thisismyglasgow, to glasgow
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The former Camphill United Presbyterian Chuch (now the Queen's Park Baptist Church) in Glasgow. Designed by William Leiper in the 1870s and completed in 1883, it also features sculptures by one of the Mossmans.

thisismyglasgow, to glasgow
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The pinnicle of Cooperative House on Morrison Street in Glasgow. Designed by Bruce and Hay and built in the 1890s for the Scottish Cooperative Wholesale Society, its topped by the iconic golden figure of Light and Life.

Cont./

thisismyglasgow, to glasgow
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The Scots Baronial brilliance of Frank Stirrat's 1879 Dixon Halls on Cathcart Road in the Govanhill area of Glasgow. These public halls were a gift from William S. Dixon of the Govan Iron Works.

thisismyglasgow, to glasgow
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Good morning, Glasgow, and welcome to the Costa del Clyde! What a way to start a Saturday. I'm sure by the end of it, parks will be mobbed, taps will be aff and a haze of barbecue smoke will be drifting across the city as people squabble over the last packet of hamburgers in Tescos!

thisismyglasgow, to glasgow
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Another rather unique Glasgow tenement, this time on the corner of Langside Road and Queen's Drive on the city's Southside. Designed by W.M Whyte in a French Renaissance style, but with a statue of Liberty on the top, it was built in 1885.

You'll often hear it said there are five statues of Liberty in Glasgow. However, in reality, this is the only one as all the others are different allegorical female figures.

thisismyglasgow, to glasgow
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The beautiful and unique Battlefield Rest Tram Shelter on the Southside of Glasgow. Designed by Frank Burnet and Boston, it was opened in 1915. The original plan was to have similar shelters across the city's extensive tram network, but this was the only one which was ever built.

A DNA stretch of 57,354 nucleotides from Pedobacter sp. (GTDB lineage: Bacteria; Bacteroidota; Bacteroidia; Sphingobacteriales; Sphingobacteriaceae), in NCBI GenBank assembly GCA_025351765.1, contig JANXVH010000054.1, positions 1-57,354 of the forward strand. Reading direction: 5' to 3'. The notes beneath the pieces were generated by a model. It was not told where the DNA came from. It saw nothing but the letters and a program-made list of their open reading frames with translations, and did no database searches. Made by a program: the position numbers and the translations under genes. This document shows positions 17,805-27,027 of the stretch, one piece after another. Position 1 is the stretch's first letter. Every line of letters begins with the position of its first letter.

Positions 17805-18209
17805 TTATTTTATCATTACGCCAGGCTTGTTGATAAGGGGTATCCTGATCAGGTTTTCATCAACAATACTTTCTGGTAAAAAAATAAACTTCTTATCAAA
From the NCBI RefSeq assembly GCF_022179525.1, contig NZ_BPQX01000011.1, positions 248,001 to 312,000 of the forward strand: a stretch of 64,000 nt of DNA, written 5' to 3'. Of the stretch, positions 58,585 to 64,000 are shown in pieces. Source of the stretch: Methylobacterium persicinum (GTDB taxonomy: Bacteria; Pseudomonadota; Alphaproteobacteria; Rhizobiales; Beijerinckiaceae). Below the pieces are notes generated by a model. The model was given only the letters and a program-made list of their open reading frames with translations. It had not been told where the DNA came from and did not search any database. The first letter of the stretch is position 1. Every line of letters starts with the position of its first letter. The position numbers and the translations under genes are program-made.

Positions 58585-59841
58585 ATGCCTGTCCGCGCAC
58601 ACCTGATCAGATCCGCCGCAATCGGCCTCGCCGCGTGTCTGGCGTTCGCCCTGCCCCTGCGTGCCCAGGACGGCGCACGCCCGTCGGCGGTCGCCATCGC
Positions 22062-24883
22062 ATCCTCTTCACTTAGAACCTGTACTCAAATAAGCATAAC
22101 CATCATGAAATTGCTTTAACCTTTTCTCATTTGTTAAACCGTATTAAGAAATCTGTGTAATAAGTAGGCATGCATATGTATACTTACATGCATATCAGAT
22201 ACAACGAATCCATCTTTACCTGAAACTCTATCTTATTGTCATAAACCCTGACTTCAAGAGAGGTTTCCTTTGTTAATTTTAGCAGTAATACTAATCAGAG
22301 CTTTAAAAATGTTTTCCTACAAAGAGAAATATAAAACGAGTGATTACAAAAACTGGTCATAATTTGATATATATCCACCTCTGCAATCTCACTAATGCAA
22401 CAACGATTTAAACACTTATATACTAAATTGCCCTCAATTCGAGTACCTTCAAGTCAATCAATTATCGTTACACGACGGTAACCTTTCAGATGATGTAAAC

thisismyglasgow, to glasgow
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Statues by William Kellock Brown on the Govanhill and Crosshill Public Library, which was designed by J.R. Rhind and was opened in 1906.

thisismyglasgow, to glasgow
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I love this trend in Glasgow to having murals featuring the names of local areas. This one in Mount Florida seems to be new since the last time I visited, but there are also examples I've come across in Dennistoun, Battlefield and Govanhill.

thisismyglasgow, to glasgow
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Camphill House in Queen's Park on the Southside of Glasgow. Designed in a Classical style, possibly by David Hamilton, it was built around 1798 for the cotton manufacturer Robert Thomson. Thomson owned the Adelphi Cotton Works in Hutchesontown which is thought to have been the first factory in Glasgow to manufacture cotton goods. Originally built as a country house, it has now been engulfed by the expanding city.

thisismyglasgow, to glasgow
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I love this block of red sandstone tenements dating from 1903 on Langside Avenue in Glasgow.

thisismyglasgow, to glasgow
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The remains of the former Partick Central Station (later known as Kelvin Hall Station) under Benalder Street in Glasgow. It was built around 1896 for the Lanarkshire and Dumbartonshire Railway, and closed in 1965. The station buildings were demolished in 1968.

#glasgow #architecture #partick #oldrailway #urbanexploration #abandonedplaces #railway

thisismyglasgow, to glasgow
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The former Hamilton and Manson Grain Mill on the corner of West Street and Wallace Street in the Tradeston area of Glasgow. Designed by W.F. McGibbon in a Flemish style, it was built in the 1890s


thisismyglasgow, to glasgow
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Today started off rather overcast here in Glasgow, but by the end, it had developed into a rather wonderful day!

thisismyglasgow, to glasgow
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One of the best things about living in Glasgow is turning a corner and finding yourself looking up at a roof like this!